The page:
Date of Award

5-1-2012

Degree Name

Master of Science

Department

Zoology

First Advisor

Sparling, Donald

Abstract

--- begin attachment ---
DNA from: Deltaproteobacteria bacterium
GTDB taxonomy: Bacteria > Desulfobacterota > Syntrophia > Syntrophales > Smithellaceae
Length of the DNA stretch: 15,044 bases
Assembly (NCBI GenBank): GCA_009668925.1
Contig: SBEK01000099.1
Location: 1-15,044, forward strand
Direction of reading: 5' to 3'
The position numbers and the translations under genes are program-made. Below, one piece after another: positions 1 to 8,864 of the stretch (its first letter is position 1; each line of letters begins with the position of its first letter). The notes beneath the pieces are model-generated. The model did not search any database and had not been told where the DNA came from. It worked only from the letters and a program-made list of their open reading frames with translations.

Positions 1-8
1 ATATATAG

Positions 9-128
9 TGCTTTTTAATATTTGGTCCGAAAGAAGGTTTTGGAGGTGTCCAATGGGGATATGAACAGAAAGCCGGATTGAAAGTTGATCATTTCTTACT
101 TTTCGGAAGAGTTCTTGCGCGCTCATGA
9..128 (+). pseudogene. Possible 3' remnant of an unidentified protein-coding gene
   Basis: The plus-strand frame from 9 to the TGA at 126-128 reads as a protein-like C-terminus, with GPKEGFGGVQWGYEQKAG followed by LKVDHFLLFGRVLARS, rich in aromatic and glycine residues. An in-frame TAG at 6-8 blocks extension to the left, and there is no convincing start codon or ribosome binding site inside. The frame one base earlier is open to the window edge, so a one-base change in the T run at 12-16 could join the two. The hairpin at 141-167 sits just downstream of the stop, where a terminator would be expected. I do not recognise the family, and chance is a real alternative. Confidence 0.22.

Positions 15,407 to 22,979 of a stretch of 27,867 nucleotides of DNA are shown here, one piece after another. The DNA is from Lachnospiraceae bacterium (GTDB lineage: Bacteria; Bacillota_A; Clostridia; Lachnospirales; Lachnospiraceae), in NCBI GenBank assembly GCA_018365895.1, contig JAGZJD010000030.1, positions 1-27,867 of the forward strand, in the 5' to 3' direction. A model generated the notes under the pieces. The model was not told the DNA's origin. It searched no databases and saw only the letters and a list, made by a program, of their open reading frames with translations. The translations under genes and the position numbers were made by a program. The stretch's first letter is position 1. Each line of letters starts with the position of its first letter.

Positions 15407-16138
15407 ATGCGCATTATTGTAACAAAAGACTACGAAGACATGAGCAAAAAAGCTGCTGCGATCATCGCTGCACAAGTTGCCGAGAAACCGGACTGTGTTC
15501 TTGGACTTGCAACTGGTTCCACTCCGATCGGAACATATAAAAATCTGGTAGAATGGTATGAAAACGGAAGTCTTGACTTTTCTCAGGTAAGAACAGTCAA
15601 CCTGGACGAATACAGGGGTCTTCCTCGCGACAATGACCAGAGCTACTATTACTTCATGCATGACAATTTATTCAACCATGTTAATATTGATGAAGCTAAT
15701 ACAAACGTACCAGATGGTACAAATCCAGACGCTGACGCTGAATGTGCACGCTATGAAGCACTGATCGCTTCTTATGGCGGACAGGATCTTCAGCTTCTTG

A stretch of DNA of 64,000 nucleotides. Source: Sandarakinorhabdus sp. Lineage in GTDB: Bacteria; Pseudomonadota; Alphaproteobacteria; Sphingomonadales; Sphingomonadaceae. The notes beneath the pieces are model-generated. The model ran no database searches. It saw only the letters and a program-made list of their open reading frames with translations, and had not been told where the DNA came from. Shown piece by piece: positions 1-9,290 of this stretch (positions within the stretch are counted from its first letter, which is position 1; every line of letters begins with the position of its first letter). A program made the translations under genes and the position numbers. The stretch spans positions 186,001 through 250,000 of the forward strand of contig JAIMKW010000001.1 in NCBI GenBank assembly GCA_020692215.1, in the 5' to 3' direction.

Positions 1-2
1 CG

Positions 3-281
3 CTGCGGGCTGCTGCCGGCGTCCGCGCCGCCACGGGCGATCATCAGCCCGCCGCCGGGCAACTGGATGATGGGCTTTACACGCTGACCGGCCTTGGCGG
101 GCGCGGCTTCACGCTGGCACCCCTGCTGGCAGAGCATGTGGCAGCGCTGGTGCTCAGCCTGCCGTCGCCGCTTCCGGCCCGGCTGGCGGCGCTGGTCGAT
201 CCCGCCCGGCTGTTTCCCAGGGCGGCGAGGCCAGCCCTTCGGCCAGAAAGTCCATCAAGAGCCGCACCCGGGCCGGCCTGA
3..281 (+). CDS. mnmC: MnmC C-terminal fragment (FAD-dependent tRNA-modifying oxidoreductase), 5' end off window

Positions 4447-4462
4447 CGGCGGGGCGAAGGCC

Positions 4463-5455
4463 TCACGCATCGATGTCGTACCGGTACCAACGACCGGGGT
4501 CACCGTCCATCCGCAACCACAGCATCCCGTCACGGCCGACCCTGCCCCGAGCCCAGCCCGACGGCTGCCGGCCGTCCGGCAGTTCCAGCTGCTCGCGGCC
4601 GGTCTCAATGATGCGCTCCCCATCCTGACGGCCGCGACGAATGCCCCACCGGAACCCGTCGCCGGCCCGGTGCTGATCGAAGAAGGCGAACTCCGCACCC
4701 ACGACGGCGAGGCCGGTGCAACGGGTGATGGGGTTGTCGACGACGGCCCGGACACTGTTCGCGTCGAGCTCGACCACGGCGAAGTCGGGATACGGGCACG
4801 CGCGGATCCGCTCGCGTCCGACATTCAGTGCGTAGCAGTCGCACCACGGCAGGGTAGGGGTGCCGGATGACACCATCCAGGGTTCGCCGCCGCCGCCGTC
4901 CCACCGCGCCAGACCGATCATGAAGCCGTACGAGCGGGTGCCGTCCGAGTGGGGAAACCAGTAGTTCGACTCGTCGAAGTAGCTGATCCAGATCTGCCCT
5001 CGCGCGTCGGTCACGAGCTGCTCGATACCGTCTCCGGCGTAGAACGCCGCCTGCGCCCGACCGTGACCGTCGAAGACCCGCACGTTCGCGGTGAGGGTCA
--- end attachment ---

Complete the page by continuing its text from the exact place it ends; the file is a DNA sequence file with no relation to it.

Prescribed burning is a commonly used wildlife management tool. While most of the available data have evaluated short term effects of fire on wildlife (< 3 years), the present study addresses longer term effects (0 to 7 years). This enables a more thorough investigation of fire management affects on herpetofaunal communities at the landscape level. Ten sites, stratified by 0 to 7 years post-burn, were randomly selected on Big Oaks National Wildlife Refuge in southeastern Indiana and monitored for 2 field seasons. Within each site, several trapping methods were utilized including a sampling array of drift fences, pitfall traps, single and double ended funnel traps, PVC pipes, and cover boards. Burning caused immediate stand level effects and changed vegetation characteristics, which affected the species assemblages of herpetofauna and small mammals. Data collected identified the spatial and temporal variables that explained the patterns of occurrence and abundance of herpetofaunal species and small mammal species, and how community vegetation characteristics such as structure, resource availability, and plant species assemblages, correlated with and affected those patterns. Burn regimes of 2-5 years were found to be optimal when managing herpetofauna and small mammals. Constrictor coluber priapus and Peromyscus leucopus were captured frequently in the study area and the effects of a properly timed prescribed burn could have positive effects on the numbers of generalist species. Akaike information criterion was used to determine the habitat variables that were most important in habitat selection of the herpetofaunal and small mammal classes and species. While this study was limited to one wildlife refuge, in the central hardwoods its findings may have ramifications for herpetofauna in other areas where prescribed fire can be used as a management tool.

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